The Bureau - Purser's Office
For anyone sailing QE2 in the mid 1970's to 1982 they would have experienced a very different ship from the QE2 of the 1990's or 2000's. Below is a deck by deck description of what one would find as they toured the liner.
The signal deck, as its name implies, is the home of the radar scanners, aerials and navigational lights, which are supported on their own masthead.
The design of the ship allows for spacious decks which can be enjoyed by passengers on the longest cruises. On Signal deck at the base of the funnel are the kennels with airing and exercise areas. The kennels have portable floors to be lifted out for cleaning, and there is a meal preparation area, space for birds in cages and even a mini lamp post so pets feel at home.
The Sports Deck also has the children’s areas. This was an area not allotted to leading name designers of the day but to students of the Royal College of Art who were selected by Sir Hugh Casson.
Under the boats is a clear line of deck. This is the place to go for a walk circling the deck up and over the forward part under the bridge, an exhilarating breezy excursion when the ship is at cruising speed. Three times round this deck is a distance of a mile. This is where the jogging track runs and the enthusiastic will meet early in the day to run, exercise and keep fit.
On the port side of the ship, the same area is a Reading or Quiet room for those who seek a more peaceful corner to read or write letters. The room has been decorated with historic items showing old Cunarders. At one end is a room width scale model of the Cunarder Russia of 1867. Around the walls are paintings and photo
A small plaque alongside the 1924 painting of RMS Berengaria reads ‘presented to the officers and crew of the RMS Queen Elizabeth 2 in appreciation for their efforts in establishing the first ship board satellite communications experiment. This was donated in March 1972 by Comsat Laboratories. At one end, over a writing desk is the trio of Queens with histories of the two early ones. The room also contains a colour photograph of QE2 signed by her master on the maiden voyage ten years ago. A bust of Samuel Cunard presides over another writing desk.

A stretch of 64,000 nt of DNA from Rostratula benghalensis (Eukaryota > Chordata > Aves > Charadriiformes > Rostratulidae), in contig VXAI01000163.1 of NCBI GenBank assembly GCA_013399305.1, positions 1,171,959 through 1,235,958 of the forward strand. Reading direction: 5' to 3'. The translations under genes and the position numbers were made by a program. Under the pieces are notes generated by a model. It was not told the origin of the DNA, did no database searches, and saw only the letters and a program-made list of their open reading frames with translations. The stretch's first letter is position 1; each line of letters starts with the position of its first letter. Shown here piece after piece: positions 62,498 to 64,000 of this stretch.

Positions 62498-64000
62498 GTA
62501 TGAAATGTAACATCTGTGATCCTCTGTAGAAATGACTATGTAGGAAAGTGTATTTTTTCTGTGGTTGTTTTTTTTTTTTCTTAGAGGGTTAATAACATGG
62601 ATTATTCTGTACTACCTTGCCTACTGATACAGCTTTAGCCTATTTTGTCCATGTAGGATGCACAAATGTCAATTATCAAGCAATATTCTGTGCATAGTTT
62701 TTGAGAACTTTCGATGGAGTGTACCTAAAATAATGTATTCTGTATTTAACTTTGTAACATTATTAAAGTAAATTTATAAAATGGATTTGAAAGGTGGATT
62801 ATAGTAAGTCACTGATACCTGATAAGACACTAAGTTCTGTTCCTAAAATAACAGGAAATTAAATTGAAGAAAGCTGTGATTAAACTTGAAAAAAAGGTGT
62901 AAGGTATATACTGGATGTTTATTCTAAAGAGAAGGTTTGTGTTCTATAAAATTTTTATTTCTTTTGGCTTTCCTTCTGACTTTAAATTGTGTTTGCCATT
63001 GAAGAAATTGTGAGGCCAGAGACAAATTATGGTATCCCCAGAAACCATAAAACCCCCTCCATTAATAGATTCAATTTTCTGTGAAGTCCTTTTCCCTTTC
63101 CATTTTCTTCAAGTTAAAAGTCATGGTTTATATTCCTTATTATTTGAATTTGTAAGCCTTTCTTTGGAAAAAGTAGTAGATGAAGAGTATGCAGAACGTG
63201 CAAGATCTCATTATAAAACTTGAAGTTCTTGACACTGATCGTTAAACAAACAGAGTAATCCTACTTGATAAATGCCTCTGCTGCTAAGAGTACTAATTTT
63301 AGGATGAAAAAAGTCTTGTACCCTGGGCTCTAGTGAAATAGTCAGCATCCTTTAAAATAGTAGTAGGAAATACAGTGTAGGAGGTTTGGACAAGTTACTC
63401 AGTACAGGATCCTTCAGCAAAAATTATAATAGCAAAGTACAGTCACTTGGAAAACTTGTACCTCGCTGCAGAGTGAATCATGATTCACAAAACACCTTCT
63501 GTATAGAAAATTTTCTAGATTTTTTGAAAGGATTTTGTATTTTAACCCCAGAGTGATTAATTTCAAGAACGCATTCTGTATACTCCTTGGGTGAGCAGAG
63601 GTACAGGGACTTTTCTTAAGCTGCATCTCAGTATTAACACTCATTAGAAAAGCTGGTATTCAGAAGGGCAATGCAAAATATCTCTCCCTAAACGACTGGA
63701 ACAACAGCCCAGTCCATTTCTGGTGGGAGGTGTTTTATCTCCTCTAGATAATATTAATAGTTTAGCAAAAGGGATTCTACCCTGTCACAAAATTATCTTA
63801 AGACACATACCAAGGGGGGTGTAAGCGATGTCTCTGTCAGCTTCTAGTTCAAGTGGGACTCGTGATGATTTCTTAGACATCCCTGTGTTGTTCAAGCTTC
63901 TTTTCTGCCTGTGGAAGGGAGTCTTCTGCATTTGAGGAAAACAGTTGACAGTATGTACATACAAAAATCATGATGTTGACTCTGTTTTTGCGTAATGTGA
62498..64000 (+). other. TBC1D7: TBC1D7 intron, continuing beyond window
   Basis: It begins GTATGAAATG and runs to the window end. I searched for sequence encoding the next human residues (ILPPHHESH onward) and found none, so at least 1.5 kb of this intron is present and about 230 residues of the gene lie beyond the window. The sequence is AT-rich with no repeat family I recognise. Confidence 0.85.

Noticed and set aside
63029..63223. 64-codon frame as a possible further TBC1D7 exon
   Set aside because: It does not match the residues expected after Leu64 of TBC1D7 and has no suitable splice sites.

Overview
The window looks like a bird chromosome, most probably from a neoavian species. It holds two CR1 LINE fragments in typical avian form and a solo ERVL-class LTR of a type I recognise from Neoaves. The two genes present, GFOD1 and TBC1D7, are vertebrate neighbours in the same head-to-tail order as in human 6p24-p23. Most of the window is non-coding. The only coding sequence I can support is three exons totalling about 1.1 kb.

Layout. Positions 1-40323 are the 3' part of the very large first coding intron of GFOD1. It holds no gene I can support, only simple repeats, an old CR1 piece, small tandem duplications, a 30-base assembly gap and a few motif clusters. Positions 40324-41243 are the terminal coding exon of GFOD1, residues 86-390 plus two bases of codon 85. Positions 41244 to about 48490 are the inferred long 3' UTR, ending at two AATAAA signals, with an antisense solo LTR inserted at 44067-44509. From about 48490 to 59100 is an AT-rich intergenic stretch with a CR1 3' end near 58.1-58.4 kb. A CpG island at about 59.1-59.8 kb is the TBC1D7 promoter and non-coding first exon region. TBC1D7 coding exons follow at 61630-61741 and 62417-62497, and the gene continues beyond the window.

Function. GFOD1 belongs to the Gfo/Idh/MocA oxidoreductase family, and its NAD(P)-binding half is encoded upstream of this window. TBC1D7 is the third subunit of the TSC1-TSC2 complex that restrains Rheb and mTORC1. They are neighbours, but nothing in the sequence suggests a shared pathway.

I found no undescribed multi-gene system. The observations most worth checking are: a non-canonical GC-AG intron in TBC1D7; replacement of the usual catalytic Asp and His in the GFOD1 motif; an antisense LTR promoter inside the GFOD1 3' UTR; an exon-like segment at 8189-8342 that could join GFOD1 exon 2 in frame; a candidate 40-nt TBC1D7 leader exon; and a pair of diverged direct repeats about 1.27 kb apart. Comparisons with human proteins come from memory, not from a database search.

The theatre balcony lies between this and the starboard side Queens Grill Bar. Eight thousand two hundred series cabins lead aft to shops’ galleries and photographers’ display boards.
The shopping gallery has a drug store, souvenir shop with items displaying a QE2 symbol, gift shop with crystal glass, Wedgwood and Royal Worcester among the displays, and the Man’s Shop of fashion, sports wear and toiletries for amen. At one end opposite the Centre store for high quality bijoux is the duty free liquor and tobacco. There is a perfumery boutique which also sells handbags, a clothing shop for women’s fashions and jewellery Time for jewellery and watches.
The shopping gallery is lined with those puce pink Plunkett sausage roll chairs with metal feet where one can rest and watch activities in progress below. The two exits to the deck are canopied with silver tubes in a circular cluster. They resemble cables that have been cut at various angles. These canopies are in similar pattern to a long canopy that hung over the bar that once stood at the forward upper end of the Double Room, just forward of the stage area.
Marked ’U’ on the lift call buttons, the upper deck, together with the Quarter Deck — the next one down — are those probably most associated with dining, dancing and entertainment.
Leading down from the blue ’A’ lift area is the 'Tables of the World' Restaurant which has large panoramic windows under a cedar ceiling set with spot lights to illuminate each table. A six foot figurehead of Britannia in Quebec yellow pine dominates the entrance.